City University London, CitySport
Article in Construction News Special – Steel Spotlight, 11/04/14
The new sports hall at City University’s Goswell Road site will feature trusses spanning 28.5m while supporting a heavily loaded ‘green roof’. Redeveloping City University’s worn-out Halls of Residence buildings at 122 to 130 Goswell Road, London will allow 318 more students to be housed and the former Sadlers Sports centre to be rebuilt.
The 0.6 ha site is bounded by Bastwick Street to the south, Pear Tree Street to the north, Goswell Road to the west and neighbouring buildings to the east. Located just 450m from City’s main campus at Northampton Square, the new development designed by architect TP Bennett and structural engineer Campbell Reith for client City University London aims to set a new high standard for student facilities.
The steel framed CitySport (sports centre) comprises a single-storey multi-sports hall, five-storey teaching block and two-storey studios. The publicly accessible sports centre is located to the west of the residential blocks and straddles the corner of Bastwick Street (to the south) and Goswell Road to the west. The sports hall can accommodate six badminton courts and has been designed to meet the height and span requirements for basketball, indoor football, hockey and netball at county competition level.
Construction of CitySport is currently focussed on the studios as the hall and education block are now structurally complete.
Main contractor Mace began work on the sports centre site in August 2012 by demolishing the existing Sadlers sports centre as well as a single-storey building which contained the set for TV cookery series Masterchef. Ground level was reduced by about 4m to create a lower ground floor using Kingpost–supported retaining walls around the perimeter.
Ground structure support
Mace project director Mick Delaney says: “A temporary support structure was required to support the existing ground retaining structures while the permanent structure was constructed. Once the permanent structure had reached its required structural integrity the temporary structures were removed.”
The neighbouring property at 116 to 120 Goswell Road was also underpinned and propped during excavation. A further 15m wide by 35m long and 3m deep basement below lower ground level was also excavated beneath the sports hall to accommodate plant.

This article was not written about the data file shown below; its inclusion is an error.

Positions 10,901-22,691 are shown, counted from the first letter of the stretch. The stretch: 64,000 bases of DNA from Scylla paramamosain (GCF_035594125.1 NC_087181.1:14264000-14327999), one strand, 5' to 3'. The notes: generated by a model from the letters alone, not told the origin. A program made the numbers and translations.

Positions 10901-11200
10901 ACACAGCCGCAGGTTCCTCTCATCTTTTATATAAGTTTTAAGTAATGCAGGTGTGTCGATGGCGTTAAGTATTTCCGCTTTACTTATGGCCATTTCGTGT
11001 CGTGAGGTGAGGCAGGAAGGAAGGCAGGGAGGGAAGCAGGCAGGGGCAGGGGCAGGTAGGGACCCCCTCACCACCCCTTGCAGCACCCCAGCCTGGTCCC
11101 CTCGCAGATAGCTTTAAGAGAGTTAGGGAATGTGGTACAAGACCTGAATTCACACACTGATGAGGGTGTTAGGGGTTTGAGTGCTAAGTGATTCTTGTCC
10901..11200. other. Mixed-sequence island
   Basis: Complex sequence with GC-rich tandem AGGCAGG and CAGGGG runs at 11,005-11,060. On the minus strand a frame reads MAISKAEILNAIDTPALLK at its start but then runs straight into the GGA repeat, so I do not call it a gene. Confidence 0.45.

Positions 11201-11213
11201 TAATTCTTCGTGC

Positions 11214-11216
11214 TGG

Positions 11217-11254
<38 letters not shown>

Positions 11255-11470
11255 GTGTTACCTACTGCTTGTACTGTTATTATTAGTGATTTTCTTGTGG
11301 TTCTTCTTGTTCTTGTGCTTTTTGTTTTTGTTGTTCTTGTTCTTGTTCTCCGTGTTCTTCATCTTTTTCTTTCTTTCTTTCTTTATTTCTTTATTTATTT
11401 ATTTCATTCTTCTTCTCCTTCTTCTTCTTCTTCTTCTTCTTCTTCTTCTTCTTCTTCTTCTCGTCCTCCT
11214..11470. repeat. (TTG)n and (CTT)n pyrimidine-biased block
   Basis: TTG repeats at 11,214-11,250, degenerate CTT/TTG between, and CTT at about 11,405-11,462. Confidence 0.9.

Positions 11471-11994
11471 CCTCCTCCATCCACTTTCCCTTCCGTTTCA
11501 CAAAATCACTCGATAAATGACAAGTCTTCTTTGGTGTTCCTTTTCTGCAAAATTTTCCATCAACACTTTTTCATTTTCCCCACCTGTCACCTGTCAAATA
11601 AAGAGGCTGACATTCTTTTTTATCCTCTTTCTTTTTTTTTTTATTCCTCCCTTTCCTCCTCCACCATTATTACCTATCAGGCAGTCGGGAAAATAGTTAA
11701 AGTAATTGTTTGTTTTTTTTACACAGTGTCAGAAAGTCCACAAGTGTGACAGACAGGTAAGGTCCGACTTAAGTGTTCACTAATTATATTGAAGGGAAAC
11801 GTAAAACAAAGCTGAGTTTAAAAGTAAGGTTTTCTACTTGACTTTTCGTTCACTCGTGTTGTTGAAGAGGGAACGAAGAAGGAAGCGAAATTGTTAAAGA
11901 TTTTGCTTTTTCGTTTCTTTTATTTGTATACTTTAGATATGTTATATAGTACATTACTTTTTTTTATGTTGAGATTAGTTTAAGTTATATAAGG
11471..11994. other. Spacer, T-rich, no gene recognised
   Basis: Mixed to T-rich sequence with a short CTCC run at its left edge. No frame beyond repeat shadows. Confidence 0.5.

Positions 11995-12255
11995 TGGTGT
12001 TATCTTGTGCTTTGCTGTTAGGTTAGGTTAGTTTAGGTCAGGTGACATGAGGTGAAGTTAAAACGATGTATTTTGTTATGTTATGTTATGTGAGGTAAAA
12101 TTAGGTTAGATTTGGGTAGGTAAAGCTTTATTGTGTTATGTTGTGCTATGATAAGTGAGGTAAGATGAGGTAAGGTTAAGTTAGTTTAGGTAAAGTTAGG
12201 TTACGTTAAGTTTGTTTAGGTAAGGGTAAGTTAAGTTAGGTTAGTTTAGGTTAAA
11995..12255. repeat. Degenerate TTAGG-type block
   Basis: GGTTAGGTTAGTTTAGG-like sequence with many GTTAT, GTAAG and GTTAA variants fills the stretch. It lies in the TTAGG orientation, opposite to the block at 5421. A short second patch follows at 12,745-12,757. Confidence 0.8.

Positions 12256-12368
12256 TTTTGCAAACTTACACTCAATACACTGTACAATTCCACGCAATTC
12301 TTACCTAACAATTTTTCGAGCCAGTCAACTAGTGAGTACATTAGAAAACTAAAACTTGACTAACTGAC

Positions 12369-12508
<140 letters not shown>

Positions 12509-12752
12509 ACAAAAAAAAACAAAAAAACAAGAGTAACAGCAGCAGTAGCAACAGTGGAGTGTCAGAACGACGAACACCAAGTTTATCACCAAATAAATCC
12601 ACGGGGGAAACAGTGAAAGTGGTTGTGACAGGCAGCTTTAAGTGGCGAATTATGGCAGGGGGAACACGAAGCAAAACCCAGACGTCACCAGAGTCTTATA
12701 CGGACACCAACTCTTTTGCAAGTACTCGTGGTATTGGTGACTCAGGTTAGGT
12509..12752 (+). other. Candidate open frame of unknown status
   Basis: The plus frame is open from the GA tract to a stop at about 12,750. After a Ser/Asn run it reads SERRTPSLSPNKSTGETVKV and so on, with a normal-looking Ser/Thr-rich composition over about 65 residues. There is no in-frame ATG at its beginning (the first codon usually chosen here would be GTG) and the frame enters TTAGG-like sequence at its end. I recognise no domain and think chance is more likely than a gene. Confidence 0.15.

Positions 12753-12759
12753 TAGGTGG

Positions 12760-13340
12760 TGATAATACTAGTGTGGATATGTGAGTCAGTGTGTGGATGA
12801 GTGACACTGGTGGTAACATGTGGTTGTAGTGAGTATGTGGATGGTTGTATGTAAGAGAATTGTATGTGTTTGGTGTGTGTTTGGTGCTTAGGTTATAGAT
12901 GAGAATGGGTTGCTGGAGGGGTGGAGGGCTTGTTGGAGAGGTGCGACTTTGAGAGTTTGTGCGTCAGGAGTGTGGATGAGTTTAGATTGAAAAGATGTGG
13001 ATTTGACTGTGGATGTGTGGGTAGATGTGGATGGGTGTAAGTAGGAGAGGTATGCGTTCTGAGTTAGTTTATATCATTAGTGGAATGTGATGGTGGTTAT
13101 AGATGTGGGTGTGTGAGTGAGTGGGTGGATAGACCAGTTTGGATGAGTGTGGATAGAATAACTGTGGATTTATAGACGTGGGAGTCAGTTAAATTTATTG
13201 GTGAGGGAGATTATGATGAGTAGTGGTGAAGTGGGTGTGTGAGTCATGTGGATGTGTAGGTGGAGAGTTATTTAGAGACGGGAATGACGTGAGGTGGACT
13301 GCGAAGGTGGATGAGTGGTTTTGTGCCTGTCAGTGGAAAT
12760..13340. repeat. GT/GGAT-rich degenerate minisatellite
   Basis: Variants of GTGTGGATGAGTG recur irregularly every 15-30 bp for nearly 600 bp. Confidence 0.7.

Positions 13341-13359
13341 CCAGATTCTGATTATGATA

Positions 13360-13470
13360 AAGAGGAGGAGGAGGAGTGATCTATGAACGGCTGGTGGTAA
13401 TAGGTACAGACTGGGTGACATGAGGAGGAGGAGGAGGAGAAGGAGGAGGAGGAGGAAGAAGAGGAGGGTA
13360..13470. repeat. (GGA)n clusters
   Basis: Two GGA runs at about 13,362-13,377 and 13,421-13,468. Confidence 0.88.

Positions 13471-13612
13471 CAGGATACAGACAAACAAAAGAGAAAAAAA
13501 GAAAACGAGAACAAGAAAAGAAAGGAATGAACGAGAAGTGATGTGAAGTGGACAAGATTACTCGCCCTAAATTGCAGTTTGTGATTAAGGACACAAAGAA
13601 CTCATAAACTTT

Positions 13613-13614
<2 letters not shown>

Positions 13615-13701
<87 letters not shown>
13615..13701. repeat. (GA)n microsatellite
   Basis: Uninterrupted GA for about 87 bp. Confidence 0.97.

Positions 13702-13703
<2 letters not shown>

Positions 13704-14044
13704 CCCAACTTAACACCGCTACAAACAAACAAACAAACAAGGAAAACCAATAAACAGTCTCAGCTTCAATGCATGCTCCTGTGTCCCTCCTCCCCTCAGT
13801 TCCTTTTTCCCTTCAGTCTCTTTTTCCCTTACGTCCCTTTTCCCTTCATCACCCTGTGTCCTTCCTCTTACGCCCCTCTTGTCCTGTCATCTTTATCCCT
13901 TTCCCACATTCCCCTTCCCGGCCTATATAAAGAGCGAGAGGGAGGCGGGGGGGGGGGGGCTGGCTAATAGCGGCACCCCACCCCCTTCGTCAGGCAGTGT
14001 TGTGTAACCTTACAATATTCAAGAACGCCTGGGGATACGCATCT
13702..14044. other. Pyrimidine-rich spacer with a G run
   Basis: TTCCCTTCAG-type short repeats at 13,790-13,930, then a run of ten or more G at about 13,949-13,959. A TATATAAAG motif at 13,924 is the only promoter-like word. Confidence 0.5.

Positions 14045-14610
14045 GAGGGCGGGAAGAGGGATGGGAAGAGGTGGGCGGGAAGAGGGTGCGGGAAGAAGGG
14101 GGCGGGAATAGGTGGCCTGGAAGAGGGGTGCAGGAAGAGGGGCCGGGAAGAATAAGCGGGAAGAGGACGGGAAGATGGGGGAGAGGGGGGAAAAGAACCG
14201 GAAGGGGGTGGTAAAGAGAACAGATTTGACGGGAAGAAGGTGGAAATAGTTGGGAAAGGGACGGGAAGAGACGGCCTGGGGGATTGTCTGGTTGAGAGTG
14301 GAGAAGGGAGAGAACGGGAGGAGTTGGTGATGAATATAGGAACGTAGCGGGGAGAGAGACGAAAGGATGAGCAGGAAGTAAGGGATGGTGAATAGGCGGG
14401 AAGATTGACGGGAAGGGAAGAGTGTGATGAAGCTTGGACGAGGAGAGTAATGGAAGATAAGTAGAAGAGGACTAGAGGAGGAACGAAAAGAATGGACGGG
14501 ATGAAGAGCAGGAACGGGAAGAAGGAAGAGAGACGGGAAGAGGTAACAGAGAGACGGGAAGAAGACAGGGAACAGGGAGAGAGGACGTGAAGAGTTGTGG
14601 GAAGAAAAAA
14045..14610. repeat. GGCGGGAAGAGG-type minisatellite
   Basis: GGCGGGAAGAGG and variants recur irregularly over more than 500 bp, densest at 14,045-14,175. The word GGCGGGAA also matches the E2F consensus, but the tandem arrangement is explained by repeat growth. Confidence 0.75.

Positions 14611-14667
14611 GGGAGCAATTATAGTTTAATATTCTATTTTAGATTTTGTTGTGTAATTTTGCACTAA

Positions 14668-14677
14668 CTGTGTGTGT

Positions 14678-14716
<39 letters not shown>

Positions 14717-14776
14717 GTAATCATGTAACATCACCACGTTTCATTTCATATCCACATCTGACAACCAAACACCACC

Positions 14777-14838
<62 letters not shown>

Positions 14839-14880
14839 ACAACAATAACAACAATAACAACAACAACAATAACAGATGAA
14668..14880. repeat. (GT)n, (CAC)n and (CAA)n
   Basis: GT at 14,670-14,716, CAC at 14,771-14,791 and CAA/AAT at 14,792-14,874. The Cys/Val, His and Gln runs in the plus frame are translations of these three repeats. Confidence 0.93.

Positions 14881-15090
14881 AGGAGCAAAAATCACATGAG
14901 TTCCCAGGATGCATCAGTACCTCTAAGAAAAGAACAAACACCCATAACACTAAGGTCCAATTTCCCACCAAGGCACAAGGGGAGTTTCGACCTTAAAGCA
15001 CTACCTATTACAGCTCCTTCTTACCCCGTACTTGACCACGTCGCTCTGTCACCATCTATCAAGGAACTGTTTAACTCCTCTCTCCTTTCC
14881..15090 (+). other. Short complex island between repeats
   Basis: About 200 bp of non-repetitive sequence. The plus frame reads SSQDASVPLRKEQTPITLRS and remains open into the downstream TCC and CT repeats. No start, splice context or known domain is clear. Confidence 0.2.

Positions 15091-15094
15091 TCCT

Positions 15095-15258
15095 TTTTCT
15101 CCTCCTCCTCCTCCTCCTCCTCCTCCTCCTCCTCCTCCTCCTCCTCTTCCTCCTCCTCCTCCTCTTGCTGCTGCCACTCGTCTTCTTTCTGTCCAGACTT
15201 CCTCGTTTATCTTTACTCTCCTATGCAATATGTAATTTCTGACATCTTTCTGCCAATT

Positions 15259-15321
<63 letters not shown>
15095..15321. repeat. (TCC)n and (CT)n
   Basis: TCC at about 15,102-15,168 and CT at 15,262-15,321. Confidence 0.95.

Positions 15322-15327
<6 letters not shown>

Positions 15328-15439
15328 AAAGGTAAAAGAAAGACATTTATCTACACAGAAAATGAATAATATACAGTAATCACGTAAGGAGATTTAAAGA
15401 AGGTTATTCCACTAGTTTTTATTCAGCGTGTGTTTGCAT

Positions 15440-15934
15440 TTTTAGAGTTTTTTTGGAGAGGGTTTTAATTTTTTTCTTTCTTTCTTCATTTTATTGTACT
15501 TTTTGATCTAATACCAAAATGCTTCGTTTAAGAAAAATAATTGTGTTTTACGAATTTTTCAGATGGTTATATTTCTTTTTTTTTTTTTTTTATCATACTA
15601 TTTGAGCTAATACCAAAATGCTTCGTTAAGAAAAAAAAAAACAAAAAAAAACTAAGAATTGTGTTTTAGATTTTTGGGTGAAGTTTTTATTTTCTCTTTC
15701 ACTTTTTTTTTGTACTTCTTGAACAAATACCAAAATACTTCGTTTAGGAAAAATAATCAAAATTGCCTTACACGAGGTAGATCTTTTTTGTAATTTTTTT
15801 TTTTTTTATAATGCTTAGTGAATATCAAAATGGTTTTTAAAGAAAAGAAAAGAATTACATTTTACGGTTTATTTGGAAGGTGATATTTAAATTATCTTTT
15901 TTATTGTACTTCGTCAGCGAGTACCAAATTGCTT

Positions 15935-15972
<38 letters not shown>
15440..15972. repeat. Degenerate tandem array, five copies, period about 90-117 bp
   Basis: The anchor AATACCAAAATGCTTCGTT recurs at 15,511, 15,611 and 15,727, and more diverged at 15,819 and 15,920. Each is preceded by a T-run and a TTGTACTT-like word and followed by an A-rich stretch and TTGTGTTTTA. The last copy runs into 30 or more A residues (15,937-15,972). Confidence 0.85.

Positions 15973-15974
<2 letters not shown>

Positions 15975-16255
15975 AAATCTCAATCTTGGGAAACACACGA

“We started on site in November 2013 and our first job was to survey the positions of the cast-in plates (in the teaching block cores) and then weld fin-plate connections onto them,” says Billington Structures project manager Kevin Meers. “Beams could then arrive on site and be bolted to these fin plates”.
Westok cellular beams 650mm deep are used in the floor structure for both the teaching block and studio building. “We have been able to coordinate the openings with the services using a standard beam depth,” says Campbell Reith partner Nicholas Stockley.
Smaller beam depths could have been used, but the apertures in the beams provided future flexibility for different arrangements of services. Construction of the teaching block was split into four work areas or ‘phases’, when Billington Structures would build the structure from ground to roof level before starting work on the next phase.
“Working in designated areas contained our operations and gave more space for other work to take place elsewhere on site,” says Mr Meers. Once Billington Structures finished one phase, other trades could move in and the steelwork contractor could move a stage on.
After spending 16 weeks – four weeks per phase – on the teaching block, Billington Structures then moved on to erecting the sports hall. The 28.5m wide by 35m long hall roof is supported by five, 28.5m long trusses. The trusses are 2m deep and are triangular in section with twin top chords and a single bottom chord, all made from 450mm diameter circular hollow sections. Cross-bracing members are 150mm diameter CHSs.